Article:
Gujarat Congress Needs Fresh Blood to Stay Relevant in 2022

There are many reasons behind Congress’ timid surrender in Gujarat, which raises questions about its relevance here.

5 min read
Hindi Female

The Congress enjoyed a massive upper hand in Gujarat for the last time around 34 years ago, when Madhavsinh Solanki came to power with an unassailable mandate of 149 seats out of 182. That feat was never repeated, not even by Narendra Modi when he ran for chief minister.

Cut to present day and the Congress was decimated by the Bharatiya Janata Party’s (BJP’s) saffron wash in the 2019 Lok Sabha elections, for the second time in a row. The BJP not only won all 26 seats again – its vote share also spiked from 59 percent in 2014 to 62.2 percent in 2019.

Remarkably all the BJP candidates secured a minimum victory margin of over one lakh votes, with party national president Amit Shah clinching Gandhinagar with a record margin of over 5.5 lakh. 

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The BJP was expected to lose a few seats in Saurashtra, with political pundits predicting a 20-6 split between the saffron party and the grand old party.

So, what is the reason behind the Congress’ timid surrender in Gujarat?

2015-2017: Momentum Shifts to Congress

Chhabildas Mehta was the last Congress chief minister who lasted 391 days (February 1994-March1995) in power. His end saw the rise of the BJP in the state. Gujarat has been the BJP and the RSS’ Hindutva laboratory, as Somnath was the genesis of LK Advani’s infamous Rath Yatra to Ayodhya.

Once the BJP took power in the state in the mid-90s, it gave no quarter to the grand old party, who were simply relegated to the role of a weak Opposition.

However, after Modi left for Delhi in 2014, Anandiben Patel was brought in to fill the vacuum, and her own community – the Patidars – rocked the government. The very next year, Patidar reservation movement gained steam across the state with the Sardar Patel Group launching the movement who were later joined by Patidar Anamat Andolan Samiti (PAAS).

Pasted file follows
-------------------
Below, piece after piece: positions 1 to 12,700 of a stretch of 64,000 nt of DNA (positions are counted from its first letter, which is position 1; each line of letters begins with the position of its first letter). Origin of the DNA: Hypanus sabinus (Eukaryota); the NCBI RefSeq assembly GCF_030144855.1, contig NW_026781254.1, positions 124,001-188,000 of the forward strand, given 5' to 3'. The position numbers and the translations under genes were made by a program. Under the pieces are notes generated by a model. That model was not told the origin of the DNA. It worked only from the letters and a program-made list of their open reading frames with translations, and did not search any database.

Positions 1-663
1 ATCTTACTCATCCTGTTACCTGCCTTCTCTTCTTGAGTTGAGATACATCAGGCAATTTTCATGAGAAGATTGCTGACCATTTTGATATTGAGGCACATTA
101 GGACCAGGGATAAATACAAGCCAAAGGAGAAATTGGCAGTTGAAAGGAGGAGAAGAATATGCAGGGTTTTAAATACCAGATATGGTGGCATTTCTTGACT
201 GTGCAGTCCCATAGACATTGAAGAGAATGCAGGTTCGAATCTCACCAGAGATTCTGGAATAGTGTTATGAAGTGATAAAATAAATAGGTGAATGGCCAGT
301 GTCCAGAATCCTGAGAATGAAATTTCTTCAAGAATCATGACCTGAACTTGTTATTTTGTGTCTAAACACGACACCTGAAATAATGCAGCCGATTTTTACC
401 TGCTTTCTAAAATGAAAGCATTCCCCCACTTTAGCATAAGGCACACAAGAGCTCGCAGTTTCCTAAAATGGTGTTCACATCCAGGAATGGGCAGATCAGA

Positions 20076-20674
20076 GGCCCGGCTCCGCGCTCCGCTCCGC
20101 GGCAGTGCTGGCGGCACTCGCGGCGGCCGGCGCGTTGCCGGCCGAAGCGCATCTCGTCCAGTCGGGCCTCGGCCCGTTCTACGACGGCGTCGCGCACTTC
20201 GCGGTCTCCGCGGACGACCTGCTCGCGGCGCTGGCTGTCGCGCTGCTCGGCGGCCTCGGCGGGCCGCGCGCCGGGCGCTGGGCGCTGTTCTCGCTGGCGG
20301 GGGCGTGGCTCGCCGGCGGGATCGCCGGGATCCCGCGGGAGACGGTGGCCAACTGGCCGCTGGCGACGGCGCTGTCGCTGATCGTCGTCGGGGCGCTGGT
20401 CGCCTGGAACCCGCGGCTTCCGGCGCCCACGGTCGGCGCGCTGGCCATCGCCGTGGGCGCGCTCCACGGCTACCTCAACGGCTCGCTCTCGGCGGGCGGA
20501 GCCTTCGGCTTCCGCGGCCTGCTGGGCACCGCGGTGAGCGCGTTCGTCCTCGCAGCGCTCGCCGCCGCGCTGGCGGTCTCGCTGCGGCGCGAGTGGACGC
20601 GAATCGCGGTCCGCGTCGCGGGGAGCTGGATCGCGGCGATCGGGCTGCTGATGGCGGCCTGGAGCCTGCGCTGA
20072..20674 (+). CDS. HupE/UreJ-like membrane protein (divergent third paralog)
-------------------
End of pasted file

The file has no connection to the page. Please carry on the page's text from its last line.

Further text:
The momentum had finally shifted from the BJP who were severely criticised by the influential Patidars and its aftermath was clearly reflected in the local body elections. In December 2015, the Congress finally got through to the rural voters of Gujarat winning 23 out of 31 District Panchayats and 113 out of 193 Taluka Panchayats.

Although the BJP held on to all six municipal corporations and also won 42 out of 56 nagarpalikas or town councils, it was still a wake-up call for the party as it had never lost an election during CM Modi’s stint in Gujarat.

Soon more social issues took centre stage. Following the Una flogging incident in 2016, the Dalit voters discarded the saffron party altogether and by 2017, the BJP for the very first time in 15 years looked skeptical. Anandiben Patel was immediately replaced by Vijay Rupani, however, by then the Congress had finally gained political momentum in the state.

The party did quite well in the 2017 elections winning 77 seats while the BJP could not breach the 100-seat mark. Heavy losses were recorded by the BJP in Saurashtra which was once considered a saffron bastion. This momentum was supposed to last till the 2019 Lok Sabha elections, but it didn’t.

2018-2019: Momentum Squandered

After forming the new government in January 2018, the BJP immediately tasked itself with righting the wrongs. The first blow came when veteran Congress leader Kunvarji Bavaliya resigned from the party in July and joined the BJP. Kunvarji is a key leader in Saurashtra belt and belongs to the influential Koli-Patel community.

He was rewarded with three cabinet portfolios which he followed up with an emphatic victory in the Jasban By-Polls in December 2018. By February 2019, dissent was simmering in the Congress camp as the BJP started picking off key Congress leaders one by one.